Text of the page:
In a word: yes. The majority of ingredients in supplements decompose gradually over time, making your vitamin supplement less potent, but not necessarily unsafe. As supplements are manufactured using a combination of different ingredients, these ingredients can naturally weaken over time.
Vitamin bottles may or may not come with expiration dates, as expiration dates are required by law for medications but not for vitamins and dietary supplements. Supplement companies can choose to include expiration dates to better help you determine when a bottle is too old. You may also notice “use by” or “best by” dates that can serve as a helpful timetable. Using vitamins past a posted expiration date will not be harmful, but can be less potent depending on how far past the expiration date.  To make sure you are getting all the vitamin you think you are (and that you paid for) it is take your supplement as needed or as suggested by the bottle directions or by your doctor, and to use it up prior to the expiration date.
It is generally best to not take anything more than 2 years past the expiration date. However, you want to immediately discard any vitamin that has changed color, smells differently, has grown mold, or shows signs of any physical difference from when you initially opened the bottle.
Generally, liquid supplements tend to be more fragile than pills and can lose their potency faster. If your vitamins are oils or liquids, you want to ensure that these are as fresh as possible. Ddrops liquid vitamin D are very stable by design, as they typically have a shelf-life of 4 years past the time of manufacturing.
You can help prolong the potency of your vitamins by the way you store them. You want to store them in a cool, dry place, away from heat, light, and humidity. While most of us probably keep our supplements in the kitchen or bathroom, that is exactly where you need to be careful about temperature and humidity, as the kitchen gets hot from cooking and the bathroom gets humid from showering. We recommend keeping Ddrops®, on you bedside table, in a pantry or cabinet, and do not require refrigeration . It is always best to carefully read the label. Only keep supplements in the fridge if specially stated on the bottle.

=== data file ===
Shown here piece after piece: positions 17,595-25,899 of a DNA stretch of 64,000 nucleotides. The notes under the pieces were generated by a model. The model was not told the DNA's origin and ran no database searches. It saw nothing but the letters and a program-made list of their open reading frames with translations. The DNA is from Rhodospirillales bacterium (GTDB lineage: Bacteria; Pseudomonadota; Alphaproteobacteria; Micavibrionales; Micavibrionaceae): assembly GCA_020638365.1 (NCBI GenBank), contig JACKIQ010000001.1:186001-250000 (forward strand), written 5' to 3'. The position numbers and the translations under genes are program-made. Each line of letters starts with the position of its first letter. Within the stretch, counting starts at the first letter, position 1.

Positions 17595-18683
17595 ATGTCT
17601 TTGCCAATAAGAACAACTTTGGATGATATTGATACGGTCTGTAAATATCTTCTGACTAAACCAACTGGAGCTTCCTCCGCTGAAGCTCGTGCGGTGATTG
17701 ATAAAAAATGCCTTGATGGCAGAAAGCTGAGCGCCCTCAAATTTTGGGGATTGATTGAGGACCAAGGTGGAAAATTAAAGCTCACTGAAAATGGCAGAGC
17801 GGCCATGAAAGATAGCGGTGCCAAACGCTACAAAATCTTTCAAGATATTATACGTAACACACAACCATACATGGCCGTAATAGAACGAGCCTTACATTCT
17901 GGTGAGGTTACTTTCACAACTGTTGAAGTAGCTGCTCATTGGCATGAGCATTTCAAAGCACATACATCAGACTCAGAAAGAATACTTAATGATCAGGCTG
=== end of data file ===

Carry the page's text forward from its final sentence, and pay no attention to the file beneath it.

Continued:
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**Please note, that this article refers to vitamin supplements only and does not refer to the expiration dates on any prescribed or over-the-counter medications.
Brigitte Zeitlin, MPH, RD, CDN is a Ddrops guest blogger. She is a registered dietitian-nutritionist and owner of BZ Nutrition, a private nutrition counseling practice in New York City. She works with clients to help them reach a variety of health goals and specializes in women’s nutrition, digestive disorders, heart health, weight loss, and general wellness. Brigitte is a contributing nutrition expert for SELF and has been quoted in Women’s Health, Shape, Cosmopolitan, and New Beauty. She loves to go for brunch in her West Village neighborhood, and always eats her eggs with the yolks! You can stay in touch by following her as @BZNutrition on Instagram, Twitter, and Facebook
 Harvard Health Publishing. Harvard Medical School. Drug Expiration Dates-Do they Mean Anything? Accessed on November 1, 2017. https://www.health.harvard.edu/staying-healthy/drug-expiration-dates-do-they-mean-anything
 The New York Times. Ask Well: Vitamin Expiration Dates. O’Conner, A. Posted July 20, 2015. Accessed on November 1, 2017. https://well.blogs.nytimes.com/2015/07/20/ask-well-vitamin-expiration-dates/